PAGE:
There are a couple of fantasy baseball deep sleepers each year that can make the difference for your team. The following 2012 profile of John Mayberry will analyze the chances that he might be one of the next big sleepers. He was selected based on my simple selection process which is detailed in this introductory post.
ADP as of this posting: 227.37 (Round 19/20 in 12-team league)
Projected 2012 Role: Possible Starting OF
2011 Production: .273 AVG, 15 HR, 37 R, 49 RBI, 8 SB in 296 PA
My 2012 Prediction: .270 AVG, 25 HR, 80 R, 85 RBI, 15 SB if he starts
Mayberry has pummeled the baseball in every chance he’s gotten in the big leagues with a .253 Isolated Slugging Percentage (ISO) thus far in his short career. That type of ISO would be better than the likes of Albert Pujols and Miguel Cabrera so let’s not foolishly expect that to continue. While he was always a bit of a slugger in the minors, it wasn’t quite this apparent with his .199 ISO in the lower levels. If he reverts back to that .199 ISO, he’d still be in good company with players like Andrew McCutchen or Aramis Ramirez who posted a similar number last year. Regardless, it seems likely that he could hit 20-25 HR’s in a full year of play with potential to even approach 30 HR’s based on his current body of work.
For fantasy purposes, there’s reason to be excited about a guy with good power that is available in the later rounds. It gets even more exciting when we see that he has the ability to steal some bases. In the minors, he stole 63 bases while only getting caught 13 times (20 SB and 3 CS recently in 2010). So, he’s an efficient base stealer which means they should continue to let him run periodically and 10-20 SB in a season isn’t out of the question.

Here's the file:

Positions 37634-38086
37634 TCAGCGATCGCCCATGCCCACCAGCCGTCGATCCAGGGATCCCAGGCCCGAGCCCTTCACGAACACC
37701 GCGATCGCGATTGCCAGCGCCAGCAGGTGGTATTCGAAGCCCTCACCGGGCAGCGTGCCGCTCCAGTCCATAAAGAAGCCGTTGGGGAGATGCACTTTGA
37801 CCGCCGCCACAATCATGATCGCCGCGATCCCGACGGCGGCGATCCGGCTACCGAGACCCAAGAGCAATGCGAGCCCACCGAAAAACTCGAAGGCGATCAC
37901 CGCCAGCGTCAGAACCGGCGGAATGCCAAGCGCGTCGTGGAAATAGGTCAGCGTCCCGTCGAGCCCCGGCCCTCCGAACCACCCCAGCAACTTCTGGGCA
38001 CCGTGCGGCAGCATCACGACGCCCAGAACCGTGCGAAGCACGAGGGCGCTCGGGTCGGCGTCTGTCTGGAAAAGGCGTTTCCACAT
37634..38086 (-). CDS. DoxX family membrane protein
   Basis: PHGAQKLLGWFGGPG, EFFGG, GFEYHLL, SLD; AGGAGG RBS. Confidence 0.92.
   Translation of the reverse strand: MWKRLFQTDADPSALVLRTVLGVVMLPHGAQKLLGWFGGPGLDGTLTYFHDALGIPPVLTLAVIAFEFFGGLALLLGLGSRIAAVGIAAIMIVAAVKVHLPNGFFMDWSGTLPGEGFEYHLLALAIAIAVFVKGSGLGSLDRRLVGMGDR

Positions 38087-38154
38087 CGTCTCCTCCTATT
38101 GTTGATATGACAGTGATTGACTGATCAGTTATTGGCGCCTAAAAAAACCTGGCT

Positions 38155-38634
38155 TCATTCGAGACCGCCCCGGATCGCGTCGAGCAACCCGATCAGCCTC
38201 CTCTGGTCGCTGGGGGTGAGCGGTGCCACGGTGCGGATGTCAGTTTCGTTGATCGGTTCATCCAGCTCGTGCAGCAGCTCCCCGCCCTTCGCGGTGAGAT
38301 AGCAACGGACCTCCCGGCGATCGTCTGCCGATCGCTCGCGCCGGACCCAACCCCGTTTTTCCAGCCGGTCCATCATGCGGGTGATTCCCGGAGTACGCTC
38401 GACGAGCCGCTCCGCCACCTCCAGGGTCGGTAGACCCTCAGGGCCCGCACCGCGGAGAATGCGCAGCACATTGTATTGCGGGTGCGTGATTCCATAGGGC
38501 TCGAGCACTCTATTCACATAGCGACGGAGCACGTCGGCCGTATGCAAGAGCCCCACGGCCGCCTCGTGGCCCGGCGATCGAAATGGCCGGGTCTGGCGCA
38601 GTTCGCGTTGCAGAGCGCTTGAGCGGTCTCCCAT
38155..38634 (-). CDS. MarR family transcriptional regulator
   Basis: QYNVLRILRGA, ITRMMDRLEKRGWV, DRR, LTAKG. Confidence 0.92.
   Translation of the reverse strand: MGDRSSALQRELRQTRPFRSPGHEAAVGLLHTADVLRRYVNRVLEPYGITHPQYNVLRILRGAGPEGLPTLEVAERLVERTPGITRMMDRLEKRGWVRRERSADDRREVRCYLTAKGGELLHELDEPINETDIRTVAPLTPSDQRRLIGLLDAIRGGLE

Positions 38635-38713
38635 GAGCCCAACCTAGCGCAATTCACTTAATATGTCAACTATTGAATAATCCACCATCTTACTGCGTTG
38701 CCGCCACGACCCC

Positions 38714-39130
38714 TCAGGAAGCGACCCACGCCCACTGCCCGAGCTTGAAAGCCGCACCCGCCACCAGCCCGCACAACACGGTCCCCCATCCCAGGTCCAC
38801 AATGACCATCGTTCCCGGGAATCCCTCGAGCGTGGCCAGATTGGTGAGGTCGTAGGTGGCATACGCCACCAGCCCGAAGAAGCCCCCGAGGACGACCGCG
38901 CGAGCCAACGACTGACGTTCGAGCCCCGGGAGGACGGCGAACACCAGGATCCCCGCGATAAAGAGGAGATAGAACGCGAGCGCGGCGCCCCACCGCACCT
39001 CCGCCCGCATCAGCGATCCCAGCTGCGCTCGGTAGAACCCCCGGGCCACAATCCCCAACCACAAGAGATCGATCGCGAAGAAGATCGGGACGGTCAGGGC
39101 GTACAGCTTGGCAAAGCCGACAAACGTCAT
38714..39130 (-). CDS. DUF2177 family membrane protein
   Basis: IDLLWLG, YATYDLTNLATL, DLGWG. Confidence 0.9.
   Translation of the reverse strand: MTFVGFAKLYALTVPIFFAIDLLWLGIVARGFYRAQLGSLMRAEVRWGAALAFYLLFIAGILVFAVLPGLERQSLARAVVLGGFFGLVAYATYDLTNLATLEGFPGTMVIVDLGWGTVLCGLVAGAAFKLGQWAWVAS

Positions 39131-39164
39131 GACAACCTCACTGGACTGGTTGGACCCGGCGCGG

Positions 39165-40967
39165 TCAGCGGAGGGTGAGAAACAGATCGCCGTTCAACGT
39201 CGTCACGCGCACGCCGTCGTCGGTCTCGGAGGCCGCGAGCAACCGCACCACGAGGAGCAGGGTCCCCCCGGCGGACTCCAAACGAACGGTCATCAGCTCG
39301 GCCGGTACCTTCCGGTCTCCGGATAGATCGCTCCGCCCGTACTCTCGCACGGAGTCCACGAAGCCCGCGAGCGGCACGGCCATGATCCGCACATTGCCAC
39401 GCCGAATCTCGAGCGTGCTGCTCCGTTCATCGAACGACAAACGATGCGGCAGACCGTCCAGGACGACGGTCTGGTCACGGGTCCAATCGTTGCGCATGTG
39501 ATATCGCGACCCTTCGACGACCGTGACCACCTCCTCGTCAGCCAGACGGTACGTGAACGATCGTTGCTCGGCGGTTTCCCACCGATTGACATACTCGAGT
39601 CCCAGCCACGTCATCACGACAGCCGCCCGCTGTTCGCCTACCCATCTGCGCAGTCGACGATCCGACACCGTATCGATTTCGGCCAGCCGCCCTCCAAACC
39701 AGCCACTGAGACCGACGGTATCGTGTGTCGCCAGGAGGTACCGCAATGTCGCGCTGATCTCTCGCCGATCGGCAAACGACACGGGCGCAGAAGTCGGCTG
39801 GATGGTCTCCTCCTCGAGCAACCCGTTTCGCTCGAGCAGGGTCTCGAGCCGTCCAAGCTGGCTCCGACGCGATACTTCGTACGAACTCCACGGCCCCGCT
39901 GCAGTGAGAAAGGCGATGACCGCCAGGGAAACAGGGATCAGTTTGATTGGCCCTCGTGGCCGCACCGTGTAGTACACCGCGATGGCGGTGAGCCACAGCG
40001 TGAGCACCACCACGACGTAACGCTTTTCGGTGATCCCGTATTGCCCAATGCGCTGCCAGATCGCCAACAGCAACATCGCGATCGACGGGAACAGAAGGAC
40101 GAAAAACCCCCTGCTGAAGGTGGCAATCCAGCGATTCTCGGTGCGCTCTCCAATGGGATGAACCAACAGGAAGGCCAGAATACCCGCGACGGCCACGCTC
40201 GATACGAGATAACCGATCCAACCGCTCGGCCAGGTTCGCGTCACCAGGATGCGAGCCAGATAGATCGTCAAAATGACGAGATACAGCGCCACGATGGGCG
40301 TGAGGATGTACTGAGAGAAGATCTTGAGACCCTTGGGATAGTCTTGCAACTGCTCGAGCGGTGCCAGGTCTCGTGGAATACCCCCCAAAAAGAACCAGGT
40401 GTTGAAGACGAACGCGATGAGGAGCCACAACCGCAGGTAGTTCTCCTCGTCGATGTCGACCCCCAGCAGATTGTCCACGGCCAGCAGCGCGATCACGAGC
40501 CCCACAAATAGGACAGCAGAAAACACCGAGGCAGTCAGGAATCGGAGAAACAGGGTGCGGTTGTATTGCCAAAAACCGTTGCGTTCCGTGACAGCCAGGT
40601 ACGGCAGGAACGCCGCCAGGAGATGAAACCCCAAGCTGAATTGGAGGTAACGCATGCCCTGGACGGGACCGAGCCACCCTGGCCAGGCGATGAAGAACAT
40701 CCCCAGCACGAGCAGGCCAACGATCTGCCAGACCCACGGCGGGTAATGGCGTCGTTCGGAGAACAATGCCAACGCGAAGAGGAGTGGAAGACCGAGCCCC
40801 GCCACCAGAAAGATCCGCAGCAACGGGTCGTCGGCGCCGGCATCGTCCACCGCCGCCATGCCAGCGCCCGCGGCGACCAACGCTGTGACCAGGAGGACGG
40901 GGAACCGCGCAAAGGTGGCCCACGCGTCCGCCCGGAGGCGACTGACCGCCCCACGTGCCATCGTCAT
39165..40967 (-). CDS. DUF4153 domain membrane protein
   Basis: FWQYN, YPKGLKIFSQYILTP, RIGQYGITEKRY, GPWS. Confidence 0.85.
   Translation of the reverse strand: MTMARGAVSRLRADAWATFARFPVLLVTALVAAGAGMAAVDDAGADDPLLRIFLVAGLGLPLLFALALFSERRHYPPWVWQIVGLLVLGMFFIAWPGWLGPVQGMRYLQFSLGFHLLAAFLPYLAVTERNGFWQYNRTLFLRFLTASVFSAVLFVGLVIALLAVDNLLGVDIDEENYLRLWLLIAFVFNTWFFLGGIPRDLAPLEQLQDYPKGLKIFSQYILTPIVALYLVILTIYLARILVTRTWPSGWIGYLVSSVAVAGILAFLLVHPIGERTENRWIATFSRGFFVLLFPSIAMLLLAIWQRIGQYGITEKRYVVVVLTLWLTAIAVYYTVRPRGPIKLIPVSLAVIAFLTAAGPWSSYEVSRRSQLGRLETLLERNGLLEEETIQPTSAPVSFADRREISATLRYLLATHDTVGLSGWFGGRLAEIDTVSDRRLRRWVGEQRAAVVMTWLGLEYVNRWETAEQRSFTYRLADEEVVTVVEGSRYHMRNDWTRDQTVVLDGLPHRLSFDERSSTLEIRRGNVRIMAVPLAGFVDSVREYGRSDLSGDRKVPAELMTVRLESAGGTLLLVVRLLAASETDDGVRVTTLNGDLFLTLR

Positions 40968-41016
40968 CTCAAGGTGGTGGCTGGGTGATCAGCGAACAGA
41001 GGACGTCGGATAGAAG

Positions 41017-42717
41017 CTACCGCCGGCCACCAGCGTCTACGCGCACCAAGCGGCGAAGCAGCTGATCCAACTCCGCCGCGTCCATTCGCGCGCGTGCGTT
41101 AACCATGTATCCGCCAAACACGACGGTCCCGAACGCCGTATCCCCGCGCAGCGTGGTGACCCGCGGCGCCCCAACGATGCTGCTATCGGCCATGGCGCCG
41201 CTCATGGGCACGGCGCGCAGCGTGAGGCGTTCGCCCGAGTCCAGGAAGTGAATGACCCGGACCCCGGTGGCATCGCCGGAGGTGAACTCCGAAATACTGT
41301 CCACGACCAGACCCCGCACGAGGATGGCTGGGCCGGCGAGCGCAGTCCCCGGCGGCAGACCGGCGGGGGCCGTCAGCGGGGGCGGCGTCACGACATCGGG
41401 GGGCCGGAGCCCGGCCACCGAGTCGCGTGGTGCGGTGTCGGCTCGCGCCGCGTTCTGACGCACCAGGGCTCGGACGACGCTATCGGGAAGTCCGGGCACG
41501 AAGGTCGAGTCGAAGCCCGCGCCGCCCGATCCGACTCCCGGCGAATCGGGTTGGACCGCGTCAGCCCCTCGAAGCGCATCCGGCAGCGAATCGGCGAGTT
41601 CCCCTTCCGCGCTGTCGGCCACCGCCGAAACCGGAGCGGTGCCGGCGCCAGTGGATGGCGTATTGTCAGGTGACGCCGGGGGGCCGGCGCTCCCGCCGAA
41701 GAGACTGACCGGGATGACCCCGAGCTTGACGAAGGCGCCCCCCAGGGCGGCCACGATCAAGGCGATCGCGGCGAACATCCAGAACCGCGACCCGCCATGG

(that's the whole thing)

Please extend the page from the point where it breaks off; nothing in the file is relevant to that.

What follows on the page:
There’s been nothing not to like about Mayberry thus far in this post so that batting average can’t be sustainable, right? Sorry, my friend, but it seems that the .273 AVG last year was legit (based on xBABIP) though it was higher than his AVG from any of his minor league seasons. This has the most potential to drop a little but it shouldn’t drop very far if it does. For roto teams, he won’t help you in this area but he won’t hurt you either.
But, finally, here’s the bad news: Mayberry may be in an outfield platoon in 2012. I’ve seen many good sleepers ruined this way and he certainly could fall into that trap. There’s been a ton of mixed signals thus far from the Phillies about whether Mayberry is the starter or not. This offseason the Phillies brought in Laynce Nix as a possible platoon partner for Mayberry in LF (Hunter Pence and Shane Victorino already taking up the other OF spots) and there’s still the issue of Domonic Brown not wanting to go back to Triple-A. So he certainly has some competition that will make it hard for him to be the clear-cut starter all year long unless he comes out swinging a hot bat. Combine those issues with the fact that Mayberry is already 28 years old and you can see the dilemma. It’s for these reasons that Mayberry isn’t being touted as an earlier round pick. which adds to his possible value for you in the case that he does get the job.
Sleeper Verdict: Sleeptastic. Mayberry has the potential to deliver huge rewards for those who take a risk on him. A 20/15 season is possible or, very optimistically, even a 30/20 season could happen. It will be a matter of if he can claim the starting LF role and avoid being caught in a platoon.
Luke is better known as Mr. Cheatsheet despite his last name not being Cheatsheet. He makes spreadsheets, writes blog posts and his rankings were in the top 10 accuracy among FantasyPros experts in 2014, 2016 and 2017. When he's not doing fantasy baseball things, he can be found playing board games or rating beer.